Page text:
In the past year, we've seen a bunch of Bluetooth headsets for mobile phones, along with a handful of wireless headphones that use the A2DP Bluetooth protocol to stream music from an MP3 player. Gear4's BluPhones combine these two products in a surprisingly small package that's compatible with phones, laptops and portable music devices.

The main thing that impressed us about the BluPhones was the ultra-flexible design. Unlike previous behind-the-head models, the 26-gram BluPhones can be squished into pocket-friendly proportions without the risk of any parts snapping in half. The wire connecting the earpieces is springy and flexible, which also adds to the comfort factor. The headphones also come with two sets of silicone earbuds -- one set burrows right into your ear canal, and the other (for those not fond of close encounters with their own earwax) doesn't delve quite so deeply.

Two tiny silver buttons on one earpiece control volume, while matching keys on the other side allow track skipping and reversal. There is also a microphone built into one side for hands-free phone calls.

The recent proliferation of music-focused, A2DP-enabled mobile phones (such as Nokia's N-series and Sony Ericsson's Walkman line) means it's an optimum time for lightweight Bluetooth headphones to be hitting the market. Until now, there has been little point in investing in wireless stereo headphones for your mobile, due to their high cost, often bulky design, and brief battery life. The flexible, squishable BluPhones, however, are very different from the chunky models that landed on our review desks in 2006, and the price is right at $129.95.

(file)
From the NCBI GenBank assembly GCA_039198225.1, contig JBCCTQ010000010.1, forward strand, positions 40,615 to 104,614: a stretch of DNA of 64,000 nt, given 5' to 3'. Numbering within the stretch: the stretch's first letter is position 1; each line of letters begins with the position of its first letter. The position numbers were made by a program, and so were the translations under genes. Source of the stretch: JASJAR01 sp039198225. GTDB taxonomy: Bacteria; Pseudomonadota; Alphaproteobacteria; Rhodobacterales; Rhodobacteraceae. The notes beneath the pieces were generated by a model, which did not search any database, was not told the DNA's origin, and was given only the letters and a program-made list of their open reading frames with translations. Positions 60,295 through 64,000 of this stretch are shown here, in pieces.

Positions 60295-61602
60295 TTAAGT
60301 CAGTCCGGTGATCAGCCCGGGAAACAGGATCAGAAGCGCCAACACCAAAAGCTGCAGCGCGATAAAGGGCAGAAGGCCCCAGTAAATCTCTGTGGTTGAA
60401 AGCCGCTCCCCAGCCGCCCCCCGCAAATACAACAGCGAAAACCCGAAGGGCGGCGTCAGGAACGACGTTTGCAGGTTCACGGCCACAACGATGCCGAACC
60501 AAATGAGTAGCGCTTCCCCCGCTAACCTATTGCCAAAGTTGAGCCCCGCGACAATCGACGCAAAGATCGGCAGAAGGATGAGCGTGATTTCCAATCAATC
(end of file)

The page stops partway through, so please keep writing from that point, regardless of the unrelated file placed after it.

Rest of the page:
Another recent development that should contribute to the BluPhones' success is the increase in the amount of on-board memory in phones. The updated, music-focused version of Nokia's N91, for example, boasts an 8GB storage capacity -- equivalent to the highest priced iPod Nano. While we are yet to see a battalion of users ditching their MP3 players in favour of music-focused phones, the increased space for tune storage does make defection a more enticing prospect. The main issues are battery drain and interface issues, but these factors have also improved of late.

If you want to use the BluPhones with your iPod or other non-Bluetooth MP3 player, you'll need to invest in a dongle or transmitter. Depending on the model, this could double your cash outlay, meaning the cost of wireless headphones may approach the cost of the MP3 player you'll be using them with.

Battery life isn't too shabby at around five hours of music or talk time, but there are Bluetooth headphones from Sony that will last 11 hours (according to Sony's own specs, that is).

Gear4 is having a bet each way by pitching the BluPhones to both the portable audio and mobile phone markets, and it will be interesting to see whether it pays off. The headphones are certainly good-looking, and the price is much more acceptable than the AU$250 RRPs of previous wireless models.